The UN Convened Net-Zero Asset Owner Alliance (NZAOA) is an international group of 61 institutional investors delivering on a commitment to transition their investment portfolios to net zero by 2050. NZAOA was initiated by Allianz and Swiss Re at the beginning of 2019 and has since added a number of leading global insurers as members. Although NZAOA is driven by the insurance industry, it does not cover the liability side and includes other investors as members.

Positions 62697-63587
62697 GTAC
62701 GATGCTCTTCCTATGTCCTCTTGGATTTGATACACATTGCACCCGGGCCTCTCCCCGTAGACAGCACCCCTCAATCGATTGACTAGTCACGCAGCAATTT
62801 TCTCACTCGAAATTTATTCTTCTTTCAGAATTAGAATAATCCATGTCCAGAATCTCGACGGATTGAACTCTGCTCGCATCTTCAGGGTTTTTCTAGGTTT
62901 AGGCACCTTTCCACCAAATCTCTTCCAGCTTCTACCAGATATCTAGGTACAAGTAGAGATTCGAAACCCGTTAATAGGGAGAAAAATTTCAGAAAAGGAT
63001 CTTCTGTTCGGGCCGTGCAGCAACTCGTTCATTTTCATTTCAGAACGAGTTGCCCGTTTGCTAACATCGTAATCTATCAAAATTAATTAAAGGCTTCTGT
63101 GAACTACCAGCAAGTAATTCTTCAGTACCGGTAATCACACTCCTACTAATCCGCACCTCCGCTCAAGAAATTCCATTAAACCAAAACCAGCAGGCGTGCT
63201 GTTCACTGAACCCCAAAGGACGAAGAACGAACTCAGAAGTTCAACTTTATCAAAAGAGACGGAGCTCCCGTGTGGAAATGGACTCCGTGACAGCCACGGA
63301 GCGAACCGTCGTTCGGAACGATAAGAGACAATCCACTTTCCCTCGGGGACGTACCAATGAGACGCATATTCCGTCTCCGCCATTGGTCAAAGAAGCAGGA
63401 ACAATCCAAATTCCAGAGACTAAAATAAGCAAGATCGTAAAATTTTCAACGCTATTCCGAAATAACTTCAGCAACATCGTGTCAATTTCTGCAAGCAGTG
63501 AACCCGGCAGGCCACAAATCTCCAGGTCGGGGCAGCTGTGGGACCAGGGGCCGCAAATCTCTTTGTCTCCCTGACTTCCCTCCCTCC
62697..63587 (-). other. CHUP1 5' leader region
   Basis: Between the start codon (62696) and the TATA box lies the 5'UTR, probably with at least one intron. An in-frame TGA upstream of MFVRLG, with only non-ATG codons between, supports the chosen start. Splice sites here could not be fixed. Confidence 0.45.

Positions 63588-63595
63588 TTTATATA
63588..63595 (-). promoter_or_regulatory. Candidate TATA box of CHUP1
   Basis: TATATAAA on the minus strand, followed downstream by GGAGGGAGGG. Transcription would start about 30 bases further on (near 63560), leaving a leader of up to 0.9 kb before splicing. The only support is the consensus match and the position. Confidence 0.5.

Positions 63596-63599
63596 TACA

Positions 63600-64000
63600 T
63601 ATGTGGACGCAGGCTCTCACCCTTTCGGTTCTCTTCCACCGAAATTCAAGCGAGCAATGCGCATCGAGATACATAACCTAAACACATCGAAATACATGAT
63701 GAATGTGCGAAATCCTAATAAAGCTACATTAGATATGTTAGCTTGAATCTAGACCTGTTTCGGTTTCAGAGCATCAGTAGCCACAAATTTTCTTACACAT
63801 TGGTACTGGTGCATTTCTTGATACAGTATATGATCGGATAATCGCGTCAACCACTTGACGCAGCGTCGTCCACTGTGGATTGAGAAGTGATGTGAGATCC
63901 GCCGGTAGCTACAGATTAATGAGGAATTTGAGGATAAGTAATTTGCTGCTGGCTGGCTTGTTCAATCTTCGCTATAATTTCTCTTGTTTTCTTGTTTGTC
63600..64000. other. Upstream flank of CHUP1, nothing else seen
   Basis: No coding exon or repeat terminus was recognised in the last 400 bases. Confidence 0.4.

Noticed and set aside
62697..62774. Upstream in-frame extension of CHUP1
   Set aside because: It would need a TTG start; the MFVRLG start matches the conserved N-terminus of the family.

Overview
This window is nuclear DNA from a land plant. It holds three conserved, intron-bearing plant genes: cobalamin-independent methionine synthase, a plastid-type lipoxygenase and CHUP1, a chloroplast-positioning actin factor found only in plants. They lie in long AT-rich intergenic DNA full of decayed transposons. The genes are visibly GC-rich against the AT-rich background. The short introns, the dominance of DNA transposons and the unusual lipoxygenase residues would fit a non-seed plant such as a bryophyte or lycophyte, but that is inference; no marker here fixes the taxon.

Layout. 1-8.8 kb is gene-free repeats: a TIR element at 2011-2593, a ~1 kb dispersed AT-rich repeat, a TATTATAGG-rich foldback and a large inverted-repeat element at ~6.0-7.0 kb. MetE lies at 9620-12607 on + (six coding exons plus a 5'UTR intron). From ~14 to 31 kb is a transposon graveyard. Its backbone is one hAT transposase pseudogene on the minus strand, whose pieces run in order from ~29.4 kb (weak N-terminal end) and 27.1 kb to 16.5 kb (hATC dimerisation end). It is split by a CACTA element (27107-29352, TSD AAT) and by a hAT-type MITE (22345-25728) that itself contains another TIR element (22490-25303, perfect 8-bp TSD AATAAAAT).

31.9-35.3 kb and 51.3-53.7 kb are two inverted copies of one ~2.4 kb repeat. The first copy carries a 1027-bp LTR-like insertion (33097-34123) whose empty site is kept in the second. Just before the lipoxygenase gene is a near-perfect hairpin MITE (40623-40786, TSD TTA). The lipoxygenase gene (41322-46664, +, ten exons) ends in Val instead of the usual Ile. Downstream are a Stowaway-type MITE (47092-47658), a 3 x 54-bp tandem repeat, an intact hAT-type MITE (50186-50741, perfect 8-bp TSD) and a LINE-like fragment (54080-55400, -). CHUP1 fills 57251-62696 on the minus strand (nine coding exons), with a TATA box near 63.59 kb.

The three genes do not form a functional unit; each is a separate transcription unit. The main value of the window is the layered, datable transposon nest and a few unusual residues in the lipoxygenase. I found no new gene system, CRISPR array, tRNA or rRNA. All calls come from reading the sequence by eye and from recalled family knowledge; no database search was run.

The liability side is the focus of the recently founded Net-Zero Insurance Alliance (NZIA), a net zero initiative dedicated to the industry launched by AXA and the United Nations Environmental Programme Finance Initiative (UNEP FI). NZIA brings together fifteen of the world’s leading insurers and reinsurers to play their part in accelerating the transition to net-zero emissions economies. They are committing to individually transition their underwriting portfolios to net-zero greenhouse gas (GHG) emissions by 2050, consistent with a maximum temperature rise of 1.5°C above pre-industrial levels by 2100.